Lordship Title of Wargrave ID1663

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The manor of WARGRAVE appears to have been granted to Emma of Normandy, the wife of Ethelred the Unready, and by her to the Old Minster, Winchester. There is a charter of Edward the Confessor, confirming Emma's grant to Winchester of the town of Wargrave with sac and soc and other rights. This charter was made (c. 1061–5) after the death of Emma, but if it is genuine the king must shortly after have recovered the manor, since the Domesday Survey states that Queen Edith held Wargrave during his reign. After the Norman Conquest it was seized by William I, who held it in demesne in 1086, and it afterwards formed part of the ancient demesne of the Crown. King Stephen is said to have granted the manor to his brother Henry Bishop of Winchester, but Henry II held it throughout his reign. Henry also is said to have granted it to the see of Winchester. but it probably was not acquired by the bishop till 1189, when there is evidence that Richard I sold it to Bishop Godfrey de Lucy in order to raise money for the Crusades. On the return of King Richard to England Bishop Godfrey fell into disgrace, and in 1194 the king disseised him of the castle and county of Winchester and of the manors of Meon and Wargrave. King John restored the two manors to the bishop in 1199 in return for a fine of £1,000. From this time the manor of Wargrave remained in the hands of the Bishops of Winchester until the 16th century. William of Wykeham restored the manor-house in 1371. Wargrave was in the hands of the king for a short time on the forfeiture of Cardinal Wolsey as Bishop of Winchester in 1529. In 1551 Bishop John Poynet together with the dean and chapter surrendered the manor to Edward VI. The king granted it the following year to Henry Neville and Winifred Losse, who was affianced to Neville, but it was restored in the reign of Mary to John White, Bishop of Winchester. The grant to the bishop, however, was annulled after the accession of Queen Elizabeth, and Sir Henry Neville recovered Wargrave Manor, which was held by Sir Robert Cecil, to the use of Neville and his heirs. From this date it followed the descent of Billingbear in Waltham St. Lawrence (q.v.) till 1891, when Lord Braybrooke sold it to Mr. F. Walters Bond, who in 1898 sold it to Mr. Sydney Platt, together with the advowson. In the 13th century the manor of Wargrave was held in frankalmoign, but in 1401 it was said to be held by knight service. The Bishops of Winchester had many liberties in their manor of Wargrave, holding in 1276 gallows, view of frankpledge and the assizes of bread and ale. The right to hold a court leet and law-days was granted by Edward VI to Henry Neville, and the succeeding lords of the manor continued to exercise the rights. Wargrave lay within the forest of Windsor, but when the manor was granted to the Bishops of Winchester, in the 12th century, they obtained extensive hunting rights. Early in the following century the bishop maintained a forester at Wargrave, and in 1276 he had the rights of free warren and chase within the manor. The same rights, including 'parks, warrens, chaces, purlieues and wild beasts,' were granted by Edward VI to Henry Neville, and are also mentioned in settlements of the manor in the 18th century. Three fisberies were appurtenant to the manor in 1086, rendering 3,000 eels. In 1332 complaint was made by John Stratford, Bishop of Winchester (1323–33), that Sir Gilbert de Elsfield, kt., and others had fished in his several fishery at Wargrave and carried away his fish. A fishery and ferry over the Thames with appurtenances in Wargrave are mentioned in the 17th century.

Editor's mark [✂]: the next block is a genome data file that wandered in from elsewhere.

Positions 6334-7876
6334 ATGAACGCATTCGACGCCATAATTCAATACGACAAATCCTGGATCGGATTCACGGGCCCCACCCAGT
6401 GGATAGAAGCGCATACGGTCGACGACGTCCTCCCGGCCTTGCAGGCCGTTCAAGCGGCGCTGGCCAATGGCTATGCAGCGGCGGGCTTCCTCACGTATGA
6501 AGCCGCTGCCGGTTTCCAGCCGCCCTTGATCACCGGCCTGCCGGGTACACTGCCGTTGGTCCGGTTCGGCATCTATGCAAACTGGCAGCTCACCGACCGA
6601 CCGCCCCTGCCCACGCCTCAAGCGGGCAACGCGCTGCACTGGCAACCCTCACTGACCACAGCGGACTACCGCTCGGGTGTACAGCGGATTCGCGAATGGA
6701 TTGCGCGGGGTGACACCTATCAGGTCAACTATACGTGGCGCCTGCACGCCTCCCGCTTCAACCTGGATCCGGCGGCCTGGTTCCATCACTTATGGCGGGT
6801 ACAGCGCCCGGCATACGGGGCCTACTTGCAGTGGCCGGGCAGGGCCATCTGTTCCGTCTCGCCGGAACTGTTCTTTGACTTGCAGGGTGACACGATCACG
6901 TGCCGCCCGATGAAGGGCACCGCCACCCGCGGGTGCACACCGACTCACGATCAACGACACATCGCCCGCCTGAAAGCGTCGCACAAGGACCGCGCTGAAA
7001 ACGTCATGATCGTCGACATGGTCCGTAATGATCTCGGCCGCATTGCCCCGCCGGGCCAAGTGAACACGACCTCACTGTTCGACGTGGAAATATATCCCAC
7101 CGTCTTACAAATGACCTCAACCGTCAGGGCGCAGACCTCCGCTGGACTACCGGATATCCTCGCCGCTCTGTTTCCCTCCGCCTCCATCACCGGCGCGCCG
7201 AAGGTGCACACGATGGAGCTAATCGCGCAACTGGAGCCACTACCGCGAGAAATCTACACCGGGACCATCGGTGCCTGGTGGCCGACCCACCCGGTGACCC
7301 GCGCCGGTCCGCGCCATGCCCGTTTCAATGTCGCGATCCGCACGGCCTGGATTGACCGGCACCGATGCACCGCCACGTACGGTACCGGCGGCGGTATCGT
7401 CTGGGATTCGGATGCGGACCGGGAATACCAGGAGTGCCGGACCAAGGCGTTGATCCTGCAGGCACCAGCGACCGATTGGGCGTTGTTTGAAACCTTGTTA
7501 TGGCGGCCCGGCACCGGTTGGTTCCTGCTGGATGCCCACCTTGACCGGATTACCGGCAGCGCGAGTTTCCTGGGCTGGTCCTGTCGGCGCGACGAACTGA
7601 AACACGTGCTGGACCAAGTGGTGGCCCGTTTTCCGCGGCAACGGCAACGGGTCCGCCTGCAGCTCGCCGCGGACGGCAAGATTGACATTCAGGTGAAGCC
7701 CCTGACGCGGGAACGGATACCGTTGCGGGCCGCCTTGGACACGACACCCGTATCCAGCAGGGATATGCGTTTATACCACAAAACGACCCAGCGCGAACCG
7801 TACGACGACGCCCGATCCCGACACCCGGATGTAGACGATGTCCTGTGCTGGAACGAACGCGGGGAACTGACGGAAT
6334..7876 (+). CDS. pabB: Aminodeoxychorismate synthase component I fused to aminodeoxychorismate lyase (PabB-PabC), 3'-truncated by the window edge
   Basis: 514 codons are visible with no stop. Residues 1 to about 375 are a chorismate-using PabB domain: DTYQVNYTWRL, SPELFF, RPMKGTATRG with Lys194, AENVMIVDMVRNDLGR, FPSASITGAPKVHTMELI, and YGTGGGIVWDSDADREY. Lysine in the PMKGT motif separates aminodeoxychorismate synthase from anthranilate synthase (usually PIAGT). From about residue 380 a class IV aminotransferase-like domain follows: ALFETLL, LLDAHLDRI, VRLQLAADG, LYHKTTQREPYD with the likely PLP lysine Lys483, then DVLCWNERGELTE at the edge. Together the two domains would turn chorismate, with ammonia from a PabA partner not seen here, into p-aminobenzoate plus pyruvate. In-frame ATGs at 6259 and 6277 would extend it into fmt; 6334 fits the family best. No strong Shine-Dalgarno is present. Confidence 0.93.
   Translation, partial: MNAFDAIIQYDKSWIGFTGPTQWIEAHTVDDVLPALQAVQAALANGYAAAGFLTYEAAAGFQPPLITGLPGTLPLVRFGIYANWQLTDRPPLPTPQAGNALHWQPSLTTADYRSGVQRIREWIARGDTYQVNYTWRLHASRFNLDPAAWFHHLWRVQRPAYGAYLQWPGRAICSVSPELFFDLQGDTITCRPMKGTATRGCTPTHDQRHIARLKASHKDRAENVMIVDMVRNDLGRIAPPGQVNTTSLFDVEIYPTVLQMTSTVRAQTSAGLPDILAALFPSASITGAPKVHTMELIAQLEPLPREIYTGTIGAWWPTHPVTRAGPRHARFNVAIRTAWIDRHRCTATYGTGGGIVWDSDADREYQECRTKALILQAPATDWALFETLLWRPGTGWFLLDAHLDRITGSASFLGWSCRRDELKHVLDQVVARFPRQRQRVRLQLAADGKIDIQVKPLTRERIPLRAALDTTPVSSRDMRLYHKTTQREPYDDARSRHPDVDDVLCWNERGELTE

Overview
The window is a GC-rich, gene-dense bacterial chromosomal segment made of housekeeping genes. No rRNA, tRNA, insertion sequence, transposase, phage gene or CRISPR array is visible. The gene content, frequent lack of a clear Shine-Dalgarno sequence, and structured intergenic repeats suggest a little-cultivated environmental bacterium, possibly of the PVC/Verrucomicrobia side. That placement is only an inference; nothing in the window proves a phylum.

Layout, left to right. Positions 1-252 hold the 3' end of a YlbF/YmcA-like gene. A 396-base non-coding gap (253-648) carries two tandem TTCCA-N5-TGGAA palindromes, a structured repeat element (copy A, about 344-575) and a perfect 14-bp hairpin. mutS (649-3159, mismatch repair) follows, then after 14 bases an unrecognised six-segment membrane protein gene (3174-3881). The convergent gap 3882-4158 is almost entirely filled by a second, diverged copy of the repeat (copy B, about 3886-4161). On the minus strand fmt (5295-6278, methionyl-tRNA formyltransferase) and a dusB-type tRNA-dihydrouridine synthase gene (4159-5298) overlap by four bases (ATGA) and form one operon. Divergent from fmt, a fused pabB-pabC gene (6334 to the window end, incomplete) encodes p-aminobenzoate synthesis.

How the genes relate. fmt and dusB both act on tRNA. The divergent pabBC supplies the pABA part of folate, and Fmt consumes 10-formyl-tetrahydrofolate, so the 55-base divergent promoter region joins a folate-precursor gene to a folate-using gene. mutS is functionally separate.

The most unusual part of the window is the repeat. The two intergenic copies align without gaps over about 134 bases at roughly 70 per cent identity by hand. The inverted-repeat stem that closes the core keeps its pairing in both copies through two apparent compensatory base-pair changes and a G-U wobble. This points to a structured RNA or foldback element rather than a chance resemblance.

Other Information:
Listed in the Domesday Book:
Yes

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